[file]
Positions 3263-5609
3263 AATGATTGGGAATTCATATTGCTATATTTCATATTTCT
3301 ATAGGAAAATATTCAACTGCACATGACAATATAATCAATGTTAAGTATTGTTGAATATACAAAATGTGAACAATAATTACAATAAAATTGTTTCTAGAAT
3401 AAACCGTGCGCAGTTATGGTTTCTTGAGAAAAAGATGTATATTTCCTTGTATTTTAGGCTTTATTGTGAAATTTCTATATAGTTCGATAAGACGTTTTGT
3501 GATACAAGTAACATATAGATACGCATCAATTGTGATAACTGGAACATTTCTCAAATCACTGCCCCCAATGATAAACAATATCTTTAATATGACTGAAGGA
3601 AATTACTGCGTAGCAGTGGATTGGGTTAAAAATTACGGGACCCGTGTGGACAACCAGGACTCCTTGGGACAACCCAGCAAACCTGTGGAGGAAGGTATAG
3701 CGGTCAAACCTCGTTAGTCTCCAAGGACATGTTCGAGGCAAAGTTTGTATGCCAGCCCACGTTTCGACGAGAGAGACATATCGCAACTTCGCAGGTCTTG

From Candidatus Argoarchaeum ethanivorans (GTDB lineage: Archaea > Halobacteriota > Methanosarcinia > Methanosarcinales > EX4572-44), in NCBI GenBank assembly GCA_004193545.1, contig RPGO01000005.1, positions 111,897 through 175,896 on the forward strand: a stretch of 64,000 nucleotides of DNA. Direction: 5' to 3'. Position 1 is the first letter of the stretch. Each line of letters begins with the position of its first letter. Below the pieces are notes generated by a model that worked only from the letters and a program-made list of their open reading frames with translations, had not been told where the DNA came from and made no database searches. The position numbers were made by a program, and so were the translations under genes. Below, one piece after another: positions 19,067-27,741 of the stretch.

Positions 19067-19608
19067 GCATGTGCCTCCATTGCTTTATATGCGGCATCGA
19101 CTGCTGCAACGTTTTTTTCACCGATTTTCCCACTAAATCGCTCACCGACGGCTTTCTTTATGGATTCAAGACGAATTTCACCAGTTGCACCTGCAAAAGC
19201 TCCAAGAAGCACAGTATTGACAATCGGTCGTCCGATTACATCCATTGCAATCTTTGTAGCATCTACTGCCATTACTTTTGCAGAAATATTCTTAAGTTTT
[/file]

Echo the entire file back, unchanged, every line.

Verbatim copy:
Positions 3263-5609
3263 AATGATTGGGAATTCATATTGCTATATTTCATATTTCT
3301 ATAGGAAAATATTCAACTGCACATGACAATATAATCAATGTTAAGTATTGTTGAATATACAAAATGTGAACAATAATTACAATAAAATTGTTTCTAGAAT
3401 AAACCGTGCGCAGTTATGGTTTCTTGAGAAAAAGATGTATATTTCCTTGTATTTTAGGCTTTATTGTGAAATTTCTATATAGTTCGATAAGACGTTTTGT
3501 GATACAAGTAACATATAGATACGCATCAATTGTGATAACTGGAACATTTCTCAAATCACTGCCCCCAATGATAAACAATATCTTTAATATGACTGAAGGA
3601 AATTACTGCGTAGCAGTGGATTGGGTTAAAAATTACGGGACCCGTGTGGACAACCAGGACTCCTTGGGACAACCCAGCAAACCTGTGGAGGAAGGTATAG
3701 CGGTCAAACCTCGTTAGTCTCCAAGGACATGTTCGAGGCAAAGTTTGTATGCCAGCCCACGTTTCGACGAGAGAGACATATCGCAACTTCGCAGGTCTTG

From Candidatus Argoarchaeum ethanivorans (GTDB lineage: Archaea > Halobacteriota > Methanosarcinia > Methanosarcinales > EX4572-44), in NCBI GenBank assembly GCA_004193545.1, contig RPGO01000005.1, positions 111,897 through 175,896 on the forward strand: a stretch of 64,000 nucleotides of DNA. Direction: 5' to 3'. Position 1 is the first letter of the stretch. Each line of letters begins with the position of its first letter. Below the pieces are notes generated by a model that worked only from the letters and a program-made list of their open reading frames with translations, had not been told where the DNA came from and made no database searches. The position numbers were made by a program, and so were the translations under genes. Below, one piece after another: positions 19,067-27,741 of the stretch.

Positions 19067-19608
19067 GCATGTGCCTCCATTGCTTTATATGCGGCATCGA
19101 CTGCTGCAACGTTTTTTTCACCGATTTTCCCACTAAATCGCTCACCGACGGCTTTCTTTATGGATTCAAGACGAATTTCACCAGTTGCACCTGCAAAAGC
19201 TCCAAGAAGCACAGTATTGACAATCGGTCGTCCGATTACATCCATTGCAATCTTTGTAGCATCTACTGCCATTACTTTTGCAGAAATATTCTTAAGTTTT